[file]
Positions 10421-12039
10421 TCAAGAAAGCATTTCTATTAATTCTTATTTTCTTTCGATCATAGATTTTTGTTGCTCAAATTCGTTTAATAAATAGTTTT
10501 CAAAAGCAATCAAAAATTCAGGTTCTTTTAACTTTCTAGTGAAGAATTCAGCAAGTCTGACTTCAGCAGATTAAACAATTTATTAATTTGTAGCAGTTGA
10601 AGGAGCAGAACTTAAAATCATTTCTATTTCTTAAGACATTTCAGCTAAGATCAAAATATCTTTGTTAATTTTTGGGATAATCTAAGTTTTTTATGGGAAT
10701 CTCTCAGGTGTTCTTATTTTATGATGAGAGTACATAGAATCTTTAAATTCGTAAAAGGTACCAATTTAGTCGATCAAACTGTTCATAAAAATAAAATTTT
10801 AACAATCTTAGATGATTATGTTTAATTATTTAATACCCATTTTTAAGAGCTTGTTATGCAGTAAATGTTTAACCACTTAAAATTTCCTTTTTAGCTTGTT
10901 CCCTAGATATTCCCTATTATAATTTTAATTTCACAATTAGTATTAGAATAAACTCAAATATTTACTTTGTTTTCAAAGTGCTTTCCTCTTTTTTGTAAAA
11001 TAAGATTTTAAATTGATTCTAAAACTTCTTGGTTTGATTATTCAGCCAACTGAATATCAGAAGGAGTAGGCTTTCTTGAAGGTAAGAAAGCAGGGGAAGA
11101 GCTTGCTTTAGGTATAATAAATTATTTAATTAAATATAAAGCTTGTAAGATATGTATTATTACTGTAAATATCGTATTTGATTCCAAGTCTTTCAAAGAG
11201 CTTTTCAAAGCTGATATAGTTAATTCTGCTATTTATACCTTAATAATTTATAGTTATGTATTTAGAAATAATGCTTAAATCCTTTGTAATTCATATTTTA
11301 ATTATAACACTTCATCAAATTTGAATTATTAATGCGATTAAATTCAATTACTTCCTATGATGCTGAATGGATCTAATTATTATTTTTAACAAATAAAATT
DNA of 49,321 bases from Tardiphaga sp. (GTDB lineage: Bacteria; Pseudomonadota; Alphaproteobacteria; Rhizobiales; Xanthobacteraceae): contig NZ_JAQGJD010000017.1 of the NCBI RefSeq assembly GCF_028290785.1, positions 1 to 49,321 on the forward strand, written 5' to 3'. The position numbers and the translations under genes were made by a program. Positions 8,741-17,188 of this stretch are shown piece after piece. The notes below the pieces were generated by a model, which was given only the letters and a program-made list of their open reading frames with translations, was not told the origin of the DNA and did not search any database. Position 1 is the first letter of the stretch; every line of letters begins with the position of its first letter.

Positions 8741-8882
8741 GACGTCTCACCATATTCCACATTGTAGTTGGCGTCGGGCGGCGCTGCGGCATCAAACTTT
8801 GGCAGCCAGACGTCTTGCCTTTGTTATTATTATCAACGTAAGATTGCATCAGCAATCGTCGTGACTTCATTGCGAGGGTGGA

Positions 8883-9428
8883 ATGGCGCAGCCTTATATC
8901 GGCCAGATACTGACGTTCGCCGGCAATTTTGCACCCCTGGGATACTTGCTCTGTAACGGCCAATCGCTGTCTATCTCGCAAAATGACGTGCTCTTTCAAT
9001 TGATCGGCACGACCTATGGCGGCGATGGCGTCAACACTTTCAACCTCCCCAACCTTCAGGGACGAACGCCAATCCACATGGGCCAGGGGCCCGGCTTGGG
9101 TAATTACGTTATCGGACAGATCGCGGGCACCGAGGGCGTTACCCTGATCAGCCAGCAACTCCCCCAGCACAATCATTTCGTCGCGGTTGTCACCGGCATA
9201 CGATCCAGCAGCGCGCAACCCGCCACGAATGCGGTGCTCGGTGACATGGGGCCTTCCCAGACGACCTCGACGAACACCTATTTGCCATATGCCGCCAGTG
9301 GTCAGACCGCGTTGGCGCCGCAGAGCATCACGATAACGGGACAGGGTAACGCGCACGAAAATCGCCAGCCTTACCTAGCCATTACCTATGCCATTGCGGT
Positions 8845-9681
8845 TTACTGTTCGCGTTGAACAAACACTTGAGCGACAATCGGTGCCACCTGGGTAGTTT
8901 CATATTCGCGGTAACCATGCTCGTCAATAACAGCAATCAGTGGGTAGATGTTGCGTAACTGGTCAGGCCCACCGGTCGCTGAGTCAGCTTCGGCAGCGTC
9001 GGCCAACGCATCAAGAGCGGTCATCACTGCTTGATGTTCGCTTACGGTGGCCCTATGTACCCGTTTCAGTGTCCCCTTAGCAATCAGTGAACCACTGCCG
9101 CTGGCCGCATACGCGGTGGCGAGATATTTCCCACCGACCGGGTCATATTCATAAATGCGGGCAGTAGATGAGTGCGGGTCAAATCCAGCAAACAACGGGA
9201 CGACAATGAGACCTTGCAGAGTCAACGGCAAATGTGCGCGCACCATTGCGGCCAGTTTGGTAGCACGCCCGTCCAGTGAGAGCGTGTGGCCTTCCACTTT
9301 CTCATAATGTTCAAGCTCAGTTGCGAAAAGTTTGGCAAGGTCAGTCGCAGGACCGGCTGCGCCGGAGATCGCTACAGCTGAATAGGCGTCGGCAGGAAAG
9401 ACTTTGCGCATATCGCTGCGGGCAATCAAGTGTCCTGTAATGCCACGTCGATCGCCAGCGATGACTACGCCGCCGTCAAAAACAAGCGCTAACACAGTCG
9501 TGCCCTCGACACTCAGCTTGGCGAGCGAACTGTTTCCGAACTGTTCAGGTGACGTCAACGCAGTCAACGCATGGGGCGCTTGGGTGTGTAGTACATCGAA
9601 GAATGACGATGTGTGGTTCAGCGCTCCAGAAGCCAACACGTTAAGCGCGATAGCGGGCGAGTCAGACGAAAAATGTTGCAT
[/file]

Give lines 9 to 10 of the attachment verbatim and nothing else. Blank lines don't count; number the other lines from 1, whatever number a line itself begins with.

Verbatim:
11101 GCTTGCTTTAGGTATAATAAATTATTTAATTAAATATAAAGCTTGTAAGATATGTATTATTACTGTAAATATCGTATTTGATTCCAAGTCTTTCAAAGAG
11201 CTTTTCAAAGCTGATATAGTTAATTCTGCTATTTATACCTTAATAATTTATAGTTATGTATTTAGAAATAATGCTTAAATCCTTTGTAATTCATATTTTA